How do you get 90,000 people to willingly travel to places like rural Tennessee or a desert in California and camp and sleep in tents in the middle of the scorching summer heat? By partnering with amazing brands and customers to create an unforgettable experience, with elite musical and artistic talent from around the world.
Large music and art festivals like Coachella, Bonnaroo, Lollapalooza, and Austin City Limits have become these unforgettable experiences; and people, especially the younger ones, have fully embraced festivals as a rite of passage while at the same time remaining loyal customers to the brands that sponsor them.
Around 32 million people attend at least one U.S. music festival each year, and Nielsen data shows that close to 50% are from the Gen Z and younger millennial generations. For large promotion companies like Live Nation and AEG Live – respectively, the world’s first and second largest live entertainment promoters – not only has this generated millions of dollars in ticket sale revenue, but it has also become a great opportunity for brands to expand their reach to younger, socially influential, and highly sought-after audiences. “Festivals reflect how fans are consuming music in a digital world,” AEG Live CEO Jay Marciano tells The Wall Street Journal. “It’s immersive, it’s sampling and it’s being done in a social way.”
Strategic brand partnerships that are, first, in line with a festival’s core ethos, and, second, add tangible value to the fan experience, are becoming extremely helpful in developing and communicating a festival’s own distinct brand. As Mike Raspatello, manager, digital innovation and strategy, at Anheuser-Busch explains to Adweek, “Fans are asking, ‘What did you do for me?’ There’s a higher expectation of what a brand will bring to a festival. You want them to be glad you’re there.”
Coachella, for instance, has become synonymous with “festival fashion.” It’s a three-day-long catwalk in the California desert; a chance for young music fans and celebrities to flaunt their inner hippie by donning flowy, boho-chic frocks, fringe, and flower crowns. H&M capitalized on this trend by partnering with Coachella to create a clothing line sold in stores and at a pop-up shop on site at the festival. As the exclusive clothing partner, H&M was even able to use Coachella’s strengthening brand in its own marketing and ad campaigns.
Another example comes from an interview with one of the co-founders of Bonnaroo, Rich Goodstone. He highlights an engaging and effective campaign the festival ran in partnership with Ford and Spotify:
Probably one of the best programs in 2012 or any year was our RFID that we built out with Ford. So basically, everybody who comes to the festival gets an RFID wristband. It’s their ticket, so they can register it online. It’s got a chip in it, so we understand when they’re coming into the festival site. It allows us traffic and logistical management. People could register them online, be entered to win a Ford vehicle, and also be able to attach that RFID to Facebook. Through a partnership with Spotify, after the event, we were able to send you a full set list from that show. To have that journal all in one place, all of it branded with Ford…[made for] 200 million impressions, 2 million likes and comments.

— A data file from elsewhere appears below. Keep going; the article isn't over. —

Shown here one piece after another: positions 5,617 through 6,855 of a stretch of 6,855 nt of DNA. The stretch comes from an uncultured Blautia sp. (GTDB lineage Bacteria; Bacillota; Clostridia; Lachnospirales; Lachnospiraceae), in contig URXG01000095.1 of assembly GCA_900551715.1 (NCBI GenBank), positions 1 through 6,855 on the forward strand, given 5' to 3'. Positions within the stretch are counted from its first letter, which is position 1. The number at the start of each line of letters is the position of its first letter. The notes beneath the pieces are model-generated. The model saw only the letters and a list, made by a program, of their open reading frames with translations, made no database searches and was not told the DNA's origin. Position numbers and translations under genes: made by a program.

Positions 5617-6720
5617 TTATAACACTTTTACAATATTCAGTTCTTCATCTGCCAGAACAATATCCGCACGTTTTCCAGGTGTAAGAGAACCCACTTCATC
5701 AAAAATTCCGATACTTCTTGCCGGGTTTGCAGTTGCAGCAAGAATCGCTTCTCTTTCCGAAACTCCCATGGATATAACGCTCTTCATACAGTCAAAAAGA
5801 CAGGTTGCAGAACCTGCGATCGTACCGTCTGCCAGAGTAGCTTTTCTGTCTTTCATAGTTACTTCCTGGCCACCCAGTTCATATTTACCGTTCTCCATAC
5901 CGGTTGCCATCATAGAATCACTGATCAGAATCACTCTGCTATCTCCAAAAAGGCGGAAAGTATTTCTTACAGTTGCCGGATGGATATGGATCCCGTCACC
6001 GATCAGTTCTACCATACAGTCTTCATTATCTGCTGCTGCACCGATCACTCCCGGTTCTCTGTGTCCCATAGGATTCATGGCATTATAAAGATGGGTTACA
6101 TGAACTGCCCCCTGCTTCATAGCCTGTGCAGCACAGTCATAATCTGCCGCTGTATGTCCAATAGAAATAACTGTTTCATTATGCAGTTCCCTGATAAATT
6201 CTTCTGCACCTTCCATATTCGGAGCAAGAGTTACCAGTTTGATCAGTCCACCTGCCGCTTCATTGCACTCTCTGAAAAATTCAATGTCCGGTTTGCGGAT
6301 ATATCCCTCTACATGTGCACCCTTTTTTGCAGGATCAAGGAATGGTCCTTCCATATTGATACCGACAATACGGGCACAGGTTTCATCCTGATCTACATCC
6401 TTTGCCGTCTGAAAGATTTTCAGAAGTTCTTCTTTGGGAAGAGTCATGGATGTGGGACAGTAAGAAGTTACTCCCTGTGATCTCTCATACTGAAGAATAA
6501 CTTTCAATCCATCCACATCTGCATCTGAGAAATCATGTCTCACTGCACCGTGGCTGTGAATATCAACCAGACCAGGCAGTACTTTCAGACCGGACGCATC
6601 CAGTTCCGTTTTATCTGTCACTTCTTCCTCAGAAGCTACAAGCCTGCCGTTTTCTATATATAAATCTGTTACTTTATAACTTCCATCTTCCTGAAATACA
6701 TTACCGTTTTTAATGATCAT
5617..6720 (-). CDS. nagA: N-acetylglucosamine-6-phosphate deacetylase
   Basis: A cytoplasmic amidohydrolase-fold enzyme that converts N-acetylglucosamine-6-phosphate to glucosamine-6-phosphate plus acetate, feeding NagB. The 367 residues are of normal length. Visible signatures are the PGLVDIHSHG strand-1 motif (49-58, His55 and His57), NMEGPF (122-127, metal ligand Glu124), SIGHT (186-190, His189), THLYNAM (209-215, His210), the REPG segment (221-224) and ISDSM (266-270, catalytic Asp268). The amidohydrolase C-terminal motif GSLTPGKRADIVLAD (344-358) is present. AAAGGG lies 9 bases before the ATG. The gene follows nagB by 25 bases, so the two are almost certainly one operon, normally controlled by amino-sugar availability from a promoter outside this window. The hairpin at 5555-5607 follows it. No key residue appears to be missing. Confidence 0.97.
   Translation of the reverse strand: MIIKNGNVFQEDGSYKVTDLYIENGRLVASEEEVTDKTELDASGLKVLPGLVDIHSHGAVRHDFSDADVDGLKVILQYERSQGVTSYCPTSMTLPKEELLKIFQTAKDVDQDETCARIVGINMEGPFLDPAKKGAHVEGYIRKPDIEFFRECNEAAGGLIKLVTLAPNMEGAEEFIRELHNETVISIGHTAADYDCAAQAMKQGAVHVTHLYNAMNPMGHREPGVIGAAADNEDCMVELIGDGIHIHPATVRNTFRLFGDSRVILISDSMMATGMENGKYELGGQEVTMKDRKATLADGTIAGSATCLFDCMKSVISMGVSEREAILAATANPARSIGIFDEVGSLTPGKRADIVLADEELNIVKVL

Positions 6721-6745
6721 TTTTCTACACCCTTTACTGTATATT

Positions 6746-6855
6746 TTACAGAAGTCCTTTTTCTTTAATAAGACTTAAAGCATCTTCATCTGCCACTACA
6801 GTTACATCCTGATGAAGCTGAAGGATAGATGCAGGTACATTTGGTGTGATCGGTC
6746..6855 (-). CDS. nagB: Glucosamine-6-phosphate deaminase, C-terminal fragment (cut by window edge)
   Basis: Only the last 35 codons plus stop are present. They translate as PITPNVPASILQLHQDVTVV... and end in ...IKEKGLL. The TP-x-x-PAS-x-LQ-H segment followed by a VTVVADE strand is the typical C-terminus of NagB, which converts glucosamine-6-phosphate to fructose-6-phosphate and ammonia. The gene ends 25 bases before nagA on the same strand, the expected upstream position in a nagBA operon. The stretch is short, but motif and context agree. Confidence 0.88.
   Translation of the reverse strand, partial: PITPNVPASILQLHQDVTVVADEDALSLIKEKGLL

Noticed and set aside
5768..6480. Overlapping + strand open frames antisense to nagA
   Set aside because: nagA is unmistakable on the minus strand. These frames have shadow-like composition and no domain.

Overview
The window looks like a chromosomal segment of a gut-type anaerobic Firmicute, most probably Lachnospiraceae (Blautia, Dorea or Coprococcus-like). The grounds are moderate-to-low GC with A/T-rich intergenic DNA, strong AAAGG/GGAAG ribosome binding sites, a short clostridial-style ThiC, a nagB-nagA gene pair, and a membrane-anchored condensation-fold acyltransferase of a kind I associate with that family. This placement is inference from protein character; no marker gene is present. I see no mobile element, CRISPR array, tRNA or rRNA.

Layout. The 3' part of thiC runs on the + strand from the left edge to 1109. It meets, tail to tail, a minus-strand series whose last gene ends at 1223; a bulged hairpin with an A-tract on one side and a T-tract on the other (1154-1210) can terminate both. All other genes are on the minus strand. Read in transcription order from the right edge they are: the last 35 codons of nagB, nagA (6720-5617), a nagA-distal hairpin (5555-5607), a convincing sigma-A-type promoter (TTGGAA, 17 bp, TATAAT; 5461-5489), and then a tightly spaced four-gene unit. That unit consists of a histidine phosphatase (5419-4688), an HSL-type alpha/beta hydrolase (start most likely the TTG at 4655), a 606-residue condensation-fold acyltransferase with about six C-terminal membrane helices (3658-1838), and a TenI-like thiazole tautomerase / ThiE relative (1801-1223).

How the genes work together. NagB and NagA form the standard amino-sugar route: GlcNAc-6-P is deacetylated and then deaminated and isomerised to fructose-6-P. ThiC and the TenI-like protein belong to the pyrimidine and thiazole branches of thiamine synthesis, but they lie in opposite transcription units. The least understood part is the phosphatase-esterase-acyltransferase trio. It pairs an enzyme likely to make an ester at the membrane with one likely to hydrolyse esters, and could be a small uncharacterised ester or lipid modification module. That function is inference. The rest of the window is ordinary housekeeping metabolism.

Not only can these brands add value to the festival experience in-person, they’re also adding value for people who can’t make it to the festival. Brands like 7UP, Yahoo!, and Red Bull livestream performances of the most popular artists, connecting fans and expanding the reach of the event beyond festival grounds (mud and rain not included). “Being on the ground and launching special product demonstrates to fans that we’re part of the culture,” 7UP’s director of marketing, Eric Blackwood, also tells Adweek. “And the livestream allows us to take it to a much larger scale – millions rather than a few hundred thousand.”
By using technology and social media – two things younger audiences love – to not only promote and distribute content, but to connect festival attendees with fans at home, both festivals and brands are able to continue to add value and keep the conversation going once the tents have been packed up.
With this year’s festival season wrapping up, the show still goes on. Endless content, constant feedback, and ongoing fan interaction are helping major music festivals improve their experience throughout the year. And, with fans’ festival expectations met or exceeded this year, the anticipation for next year is always there. For both die-hard and potential new festivalgoers, festival promoters, and the brands that are constantly thinking outside of the box, the opportunity for growth is limitless.